"The Foolish Old Man Who Removed the Mountains" is a Chinese fable about an old man who is constantly digging to tear down a towering mountain for eventual farmland. When others ridicule him over the impossibility of the task, he replies that "When I die, my sons will carry on; when they die, there will be my grandsons, and then their sons and grandsons, and so on to infinity. High as they are, these mountains cannot grow any higher. And with every bit we dig, they will be that much lower. Why can't we clear them away?"
The moral of this story: take the "long view." Here, there is an ancestor-descendent consciousness. Families do not want to disappoint long-dead ancestors. And they plan for the future of their great great grandchildren they will never live to see.
Here I can ride on a high-speed train, the fastest in the world, that runs on track built 50 feet above the rice and wheat fields so it does not take up farmland. The cost of this system cannot be paid back in one or even two decades. Along with an interstate system bigger than that in the U.S., but built in just the last 20 years, these investments make no sense in terms of cost-benefit analysis, unless extended far into the next century.
And that is exactly what they are doing, planning not for tomorrow, but for the next generations. What we took two centuries to develop, they will surpass in the next two decades.
Last year, Yale President Richard C. Levin was interviewed on Chinese television concerning the future of higher education. He described the massive expansion of Chinese universities as obviously an overreach. China is producing far more Chinese college graduates than there are jobs that need those skills today. His education-follows-today’s-marketplace perspective was classic "American-think."
The second portion of that program was a separately-recorded interview with the President of Hong Kong City Polytechnic. He very clearly described how, in order to become a fully developed country, China would need a much higher percentage of college graduates. 42 percent of all 25-64 year-old Americans have a higher education. China is at half that number, but coming up fast. You do not wait until the market demand is there in order to begin producing them.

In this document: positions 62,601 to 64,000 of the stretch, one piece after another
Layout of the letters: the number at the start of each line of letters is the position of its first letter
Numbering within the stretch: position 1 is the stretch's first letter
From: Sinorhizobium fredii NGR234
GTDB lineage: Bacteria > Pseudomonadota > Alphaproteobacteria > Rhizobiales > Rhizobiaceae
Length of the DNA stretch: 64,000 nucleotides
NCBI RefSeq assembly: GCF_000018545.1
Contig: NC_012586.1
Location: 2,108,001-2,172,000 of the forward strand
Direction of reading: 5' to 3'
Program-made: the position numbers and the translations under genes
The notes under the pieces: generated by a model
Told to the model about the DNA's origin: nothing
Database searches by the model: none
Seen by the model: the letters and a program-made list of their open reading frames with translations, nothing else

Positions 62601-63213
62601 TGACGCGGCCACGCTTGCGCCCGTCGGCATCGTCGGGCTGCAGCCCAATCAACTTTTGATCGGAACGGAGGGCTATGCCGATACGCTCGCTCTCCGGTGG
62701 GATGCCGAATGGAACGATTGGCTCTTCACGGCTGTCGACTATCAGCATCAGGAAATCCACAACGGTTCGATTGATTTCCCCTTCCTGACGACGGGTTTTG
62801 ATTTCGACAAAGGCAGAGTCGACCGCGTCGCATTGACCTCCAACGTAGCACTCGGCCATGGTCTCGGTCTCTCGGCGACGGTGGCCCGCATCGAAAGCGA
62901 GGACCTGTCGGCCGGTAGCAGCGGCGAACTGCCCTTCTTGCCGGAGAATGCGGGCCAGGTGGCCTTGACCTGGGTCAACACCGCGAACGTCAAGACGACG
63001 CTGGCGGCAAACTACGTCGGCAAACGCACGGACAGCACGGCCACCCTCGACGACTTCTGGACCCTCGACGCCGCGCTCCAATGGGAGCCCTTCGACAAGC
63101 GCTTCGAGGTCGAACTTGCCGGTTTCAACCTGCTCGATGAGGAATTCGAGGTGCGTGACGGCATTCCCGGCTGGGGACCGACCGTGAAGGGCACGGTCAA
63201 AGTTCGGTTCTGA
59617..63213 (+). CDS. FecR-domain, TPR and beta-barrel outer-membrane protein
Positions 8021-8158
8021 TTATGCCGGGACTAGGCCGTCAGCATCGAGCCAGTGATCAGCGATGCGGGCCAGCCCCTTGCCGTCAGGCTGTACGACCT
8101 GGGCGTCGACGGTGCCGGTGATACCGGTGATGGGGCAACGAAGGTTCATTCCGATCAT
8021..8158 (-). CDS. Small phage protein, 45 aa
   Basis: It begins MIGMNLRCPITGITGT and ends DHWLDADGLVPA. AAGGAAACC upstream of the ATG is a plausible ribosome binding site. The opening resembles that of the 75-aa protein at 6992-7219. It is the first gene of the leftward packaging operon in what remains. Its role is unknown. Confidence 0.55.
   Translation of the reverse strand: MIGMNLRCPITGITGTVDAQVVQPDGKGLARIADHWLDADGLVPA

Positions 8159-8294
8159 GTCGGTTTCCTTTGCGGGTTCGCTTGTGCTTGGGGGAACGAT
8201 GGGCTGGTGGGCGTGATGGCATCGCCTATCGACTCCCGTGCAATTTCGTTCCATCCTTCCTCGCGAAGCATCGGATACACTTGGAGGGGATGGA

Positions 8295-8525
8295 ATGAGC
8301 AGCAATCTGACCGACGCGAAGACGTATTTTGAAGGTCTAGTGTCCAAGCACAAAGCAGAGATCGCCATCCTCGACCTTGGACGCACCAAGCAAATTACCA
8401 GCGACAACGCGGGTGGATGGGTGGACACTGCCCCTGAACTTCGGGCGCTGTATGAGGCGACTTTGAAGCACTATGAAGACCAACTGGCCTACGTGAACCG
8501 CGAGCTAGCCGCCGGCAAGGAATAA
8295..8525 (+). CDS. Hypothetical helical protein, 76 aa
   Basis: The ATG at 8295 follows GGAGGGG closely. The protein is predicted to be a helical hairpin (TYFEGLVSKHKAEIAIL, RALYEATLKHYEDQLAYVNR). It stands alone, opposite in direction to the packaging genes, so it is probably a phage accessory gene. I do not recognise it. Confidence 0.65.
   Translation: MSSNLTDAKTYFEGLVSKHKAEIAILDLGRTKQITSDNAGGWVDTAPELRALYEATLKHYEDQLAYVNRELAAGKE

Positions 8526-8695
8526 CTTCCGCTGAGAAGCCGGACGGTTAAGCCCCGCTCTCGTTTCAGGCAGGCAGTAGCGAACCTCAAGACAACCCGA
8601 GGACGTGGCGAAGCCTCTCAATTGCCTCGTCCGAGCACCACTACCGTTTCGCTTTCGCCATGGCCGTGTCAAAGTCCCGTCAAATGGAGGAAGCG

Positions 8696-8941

This plays out not just at the higher governmental level of centralized plans for high-speed rails and university cities, but also in nearly every family's life choices.
"When I get a little money I buy books; and if any is left, I buy food and clothes" is a famous saying by Erasmus. The Chinese equivalent is "When I get a little money I save it for my child’s education and schoolbooks; and if any is left, I buy food and clothes."
On the nightly news here, when a flood or fire destroys a home, or a serious illness drains family resources, the adults grieve not over the material things that they have lost, but over how they will ever be able to pay the tuition for their child or grandchild.
Their eyes are focused way down the road. And they will sacrifice today for that far distant future.
Our early settlers had this same philosophy when they worked to build up a farmstead to leave to their children and grandchildren. And you can still hear some Kansans express this value today, especially among the less than one percent of the U.S. who still live on farms.
But what do the remaining 99 percent of us value? On the far right are the self-made greedy who feel that every cent spent on building long-lasting community infrastructure is a cent taken from the pocket of private enterprise. And on the liberal side are proponents of electric vehicles who resist taxing the electricity used without regard for how we will pay for the roads that currently are maintained by fuel taxes. On all sides, the short-term payoff in dividends to shareholders appears more important than building infrastructure to benefit a generation not yet born. And schools are the most important infrastructure of all.
For us foolish old teachers, whose job is to work forever on cutting away at that mountain of ignorance, it can be more rewarding to work where you often hear the words "sacrifice" and "future" than where you hear "I deserve" and "I want it now."